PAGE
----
Dawn’s latest book, Accident, is about a doctor, Carol, who is grappling with her son’s self-destructive actions. He’s a performance artist who regularly puts himself at risk in the name of art. You can’t help but wonder whether the story is at least partly autobiographical. ‘My books are extrapolations to an extent, because you’re busy with the things that concern you,’ she says. ‘I’ve got two sons and both of them have done things that have made me extremely anxious. You have a child and you’re 100% responsible for them; then they grow up and you have to gradually let go – but at what point do you say, “They’re making very bad decisions, but I just have to shut up and let them get on with it”? When do you intervene, and when don’t you? I wanted to look at that, and the question of art versus science – is art meaningful? Does art have anything to say? Should we look after ourselves at any cost, or can we throw ourselves in the fire as a work of performance art – to draw attention to our self-destructive tendencies?’ Dawn says she rarely has a solid plan of where the story will take her when she starts off. ‘I’m the kind of writer who likes to explore a feeling or situation and just let it run. I once met an agent who asked me to send him the synopsis of the book I was working on at the time, and I said, “Well, I don’t know how it’s going to end yet.” He thought it was a huge problem, but most of the writers I like reading also work like that.’
Other than her own novels and poems, Dawn has written ‘for everything except radio’. ‘Films, TV, theatre, newspapers, magazines…’ She also teaches writing courses, something she’s more passionate about than she could ever have foreseen. ‘I didn’t go looking for it; it found me. I saw myself as a novelist and a poet. Then, about seven years ago, writer and writing facilitator Anne Schuster asked me if I could take over her life writing course – she knew I was writing a memoir at the time. My first thought was “no”, but I can’t resist a challenge.’ Most writers, she says, are afraid to look beyond what they know. ‘A lot of beginner writers try to write out of their thinking rather than their sensory experience. My job is to get them out of their own way and inside their story, so they can report back from inside it. Working with different points of view is also very interesting; some people can see only other people’s points of view; others can see only their own. Playing with point of view can be immensely liberating – it can lead to insights and even moments of forgiveness.’ The classes have changed her life. ‘It’s taught me everything. You think you’re non-sexist, non-racist; you think you see other people and that you have compassion. Then, incrementally, it wakes you up to your own prejudices.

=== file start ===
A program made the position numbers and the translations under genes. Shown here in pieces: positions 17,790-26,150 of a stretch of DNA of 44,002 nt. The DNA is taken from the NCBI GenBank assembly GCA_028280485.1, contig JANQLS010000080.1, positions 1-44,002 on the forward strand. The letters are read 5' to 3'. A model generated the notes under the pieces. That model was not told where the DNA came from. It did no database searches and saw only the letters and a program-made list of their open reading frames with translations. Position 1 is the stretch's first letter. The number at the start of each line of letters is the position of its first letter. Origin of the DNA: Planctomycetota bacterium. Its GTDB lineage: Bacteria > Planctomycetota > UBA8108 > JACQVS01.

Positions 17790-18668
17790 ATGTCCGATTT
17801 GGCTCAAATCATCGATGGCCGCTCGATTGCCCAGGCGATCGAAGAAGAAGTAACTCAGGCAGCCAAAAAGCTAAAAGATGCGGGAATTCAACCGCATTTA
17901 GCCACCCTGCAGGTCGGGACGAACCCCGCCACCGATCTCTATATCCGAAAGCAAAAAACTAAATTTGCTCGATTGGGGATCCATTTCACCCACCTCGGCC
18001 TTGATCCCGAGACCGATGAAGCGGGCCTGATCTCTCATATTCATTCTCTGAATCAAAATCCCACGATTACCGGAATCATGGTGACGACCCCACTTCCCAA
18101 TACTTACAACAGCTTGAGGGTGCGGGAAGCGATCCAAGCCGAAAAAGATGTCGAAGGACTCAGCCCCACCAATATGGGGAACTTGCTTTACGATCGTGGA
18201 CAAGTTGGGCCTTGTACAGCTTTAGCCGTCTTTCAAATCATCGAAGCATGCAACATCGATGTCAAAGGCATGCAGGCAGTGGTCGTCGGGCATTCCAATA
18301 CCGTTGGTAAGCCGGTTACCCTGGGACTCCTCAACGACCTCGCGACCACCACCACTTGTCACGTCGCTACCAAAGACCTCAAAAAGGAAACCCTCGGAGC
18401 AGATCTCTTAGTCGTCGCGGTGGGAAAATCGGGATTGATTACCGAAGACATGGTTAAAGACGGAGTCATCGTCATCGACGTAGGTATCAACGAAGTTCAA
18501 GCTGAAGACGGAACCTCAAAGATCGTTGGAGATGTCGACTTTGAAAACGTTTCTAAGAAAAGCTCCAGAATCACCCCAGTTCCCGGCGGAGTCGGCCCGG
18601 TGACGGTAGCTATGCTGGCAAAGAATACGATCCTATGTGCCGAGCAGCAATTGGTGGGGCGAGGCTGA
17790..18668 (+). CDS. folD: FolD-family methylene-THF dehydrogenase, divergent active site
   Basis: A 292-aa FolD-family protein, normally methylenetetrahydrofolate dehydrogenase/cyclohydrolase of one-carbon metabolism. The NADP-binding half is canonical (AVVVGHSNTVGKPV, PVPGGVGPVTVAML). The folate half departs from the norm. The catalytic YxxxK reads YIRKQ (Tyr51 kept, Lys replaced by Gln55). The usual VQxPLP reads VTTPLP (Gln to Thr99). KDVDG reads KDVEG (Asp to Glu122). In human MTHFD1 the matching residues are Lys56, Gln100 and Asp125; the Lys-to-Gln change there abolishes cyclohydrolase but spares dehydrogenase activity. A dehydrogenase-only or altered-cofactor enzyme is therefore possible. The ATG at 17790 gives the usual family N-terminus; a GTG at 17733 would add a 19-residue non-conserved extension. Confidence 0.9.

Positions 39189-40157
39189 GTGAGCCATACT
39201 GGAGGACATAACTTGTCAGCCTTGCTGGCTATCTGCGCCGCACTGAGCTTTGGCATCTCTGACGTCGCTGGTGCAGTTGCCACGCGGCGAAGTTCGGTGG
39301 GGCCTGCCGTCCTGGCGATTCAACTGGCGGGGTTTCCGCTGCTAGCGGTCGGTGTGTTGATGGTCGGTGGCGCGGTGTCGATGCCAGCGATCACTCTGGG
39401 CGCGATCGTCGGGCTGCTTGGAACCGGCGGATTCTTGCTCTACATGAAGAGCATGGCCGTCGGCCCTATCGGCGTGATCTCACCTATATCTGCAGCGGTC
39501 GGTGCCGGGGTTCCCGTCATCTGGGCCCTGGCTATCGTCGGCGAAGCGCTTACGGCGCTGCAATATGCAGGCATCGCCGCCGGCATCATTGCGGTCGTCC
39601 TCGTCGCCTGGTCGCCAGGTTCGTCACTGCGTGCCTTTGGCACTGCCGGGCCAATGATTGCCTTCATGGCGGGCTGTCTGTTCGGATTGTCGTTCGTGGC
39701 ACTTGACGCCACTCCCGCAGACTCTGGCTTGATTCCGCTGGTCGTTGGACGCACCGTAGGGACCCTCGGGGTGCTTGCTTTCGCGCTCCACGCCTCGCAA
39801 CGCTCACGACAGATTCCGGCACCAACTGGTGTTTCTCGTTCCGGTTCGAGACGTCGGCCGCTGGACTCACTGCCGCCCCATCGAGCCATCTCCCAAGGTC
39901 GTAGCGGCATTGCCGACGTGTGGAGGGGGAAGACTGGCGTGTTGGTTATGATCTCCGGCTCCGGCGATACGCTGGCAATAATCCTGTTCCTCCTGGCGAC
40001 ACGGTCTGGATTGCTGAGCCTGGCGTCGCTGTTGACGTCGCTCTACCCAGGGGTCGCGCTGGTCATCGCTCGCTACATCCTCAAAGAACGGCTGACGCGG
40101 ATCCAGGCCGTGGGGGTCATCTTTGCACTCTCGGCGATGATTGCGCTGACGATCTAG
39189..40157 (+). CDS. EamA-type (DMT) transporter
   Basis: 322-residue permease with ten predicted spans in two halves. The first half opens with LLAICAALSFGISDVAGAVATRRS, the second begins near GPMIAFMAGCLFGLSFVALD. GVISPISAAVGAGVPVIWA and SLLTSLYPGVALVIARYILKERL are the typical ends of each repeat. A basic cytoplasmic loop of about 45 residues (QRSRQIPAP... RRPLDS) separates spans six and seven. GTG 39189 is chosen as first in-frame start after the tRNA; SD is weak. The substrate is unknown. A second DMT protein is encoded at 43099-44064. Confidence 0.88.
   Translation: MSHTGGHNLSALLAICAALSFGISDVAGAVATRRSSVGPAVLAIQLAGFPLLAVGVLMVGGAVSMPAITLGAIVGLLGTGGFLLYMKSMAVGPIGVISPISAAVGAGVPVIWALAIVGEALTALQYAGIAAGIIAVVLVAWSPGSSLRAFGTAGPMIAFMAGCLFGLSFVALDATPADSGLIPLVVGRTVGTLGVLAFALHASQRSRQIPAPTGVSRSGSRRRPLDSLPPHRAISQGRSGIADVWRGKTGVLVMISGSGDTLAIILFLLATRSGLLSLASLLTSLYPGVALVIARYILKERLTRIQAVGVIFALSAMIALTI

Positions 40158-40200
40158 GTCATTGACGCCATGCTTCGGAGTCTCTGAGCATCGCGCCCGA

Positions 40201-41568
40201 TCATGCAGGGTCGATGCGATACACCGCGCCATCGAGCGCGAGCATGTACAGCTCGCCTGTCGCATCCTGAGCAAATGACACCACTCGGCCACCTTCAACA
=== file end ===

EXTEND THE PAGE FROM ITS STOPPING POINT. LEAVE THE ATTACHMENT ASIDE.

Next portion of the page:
Hopefully I’ve become less and less judgmental, less “us and them”, and more understanding. We may have different habits and preferences and rituals and customs, but we all hurt, love, and experience pleasure the same way. It really taught me not to think that I know what’s going on. I have to learn that again and again.’ So is it a form of therapy? ‘I don’t like to use the word “therapy”, because it conjures up the idea of a professional and a couch… It’s about reflecting on and bearing witness to your life; pausing to reconsider the story you’ve been telling yourself for years. People say writing is a pastime – that word should be banned from the English language. Also, that it is navelgazing and self-indulgent. But I believe this is sacred work. We don’t pay enough attention to our habits and tendencies so that we can get to know ourselves better, and maybe change the way we habitually do things. As Joan Didion says, “I write to find out what I feel and what I think.”’ Developing compassion for yourself is key, says Dawn. ‘It’s one of the hardest things – for people to like themselves, or love themselves or be kind to themselves. You have to be kind to yourself every day. I was 42 before I could have compassion for the child I was at nine.’ The revelations that have emerged in her classes have inspired Dawn to start an NPO called Life Righting Collective. ‘I’m so grateful; I’ve been wanting to do this for years,’ she says. ‘Thanks to sponsorship, I can bring the coursework of learning how to write your life story to people who want to write but can’t afford to go on the course. When you hear people’s stories, you see their hearts opening. There’s so much fabulous writing that comes out of these courses. The idea is to bring out an anthology of life writing, and part of that will be sponsored books to go into community libraries. Hopefully it will be out by February. We’re starting to get the stories in, and it’s very exciting.’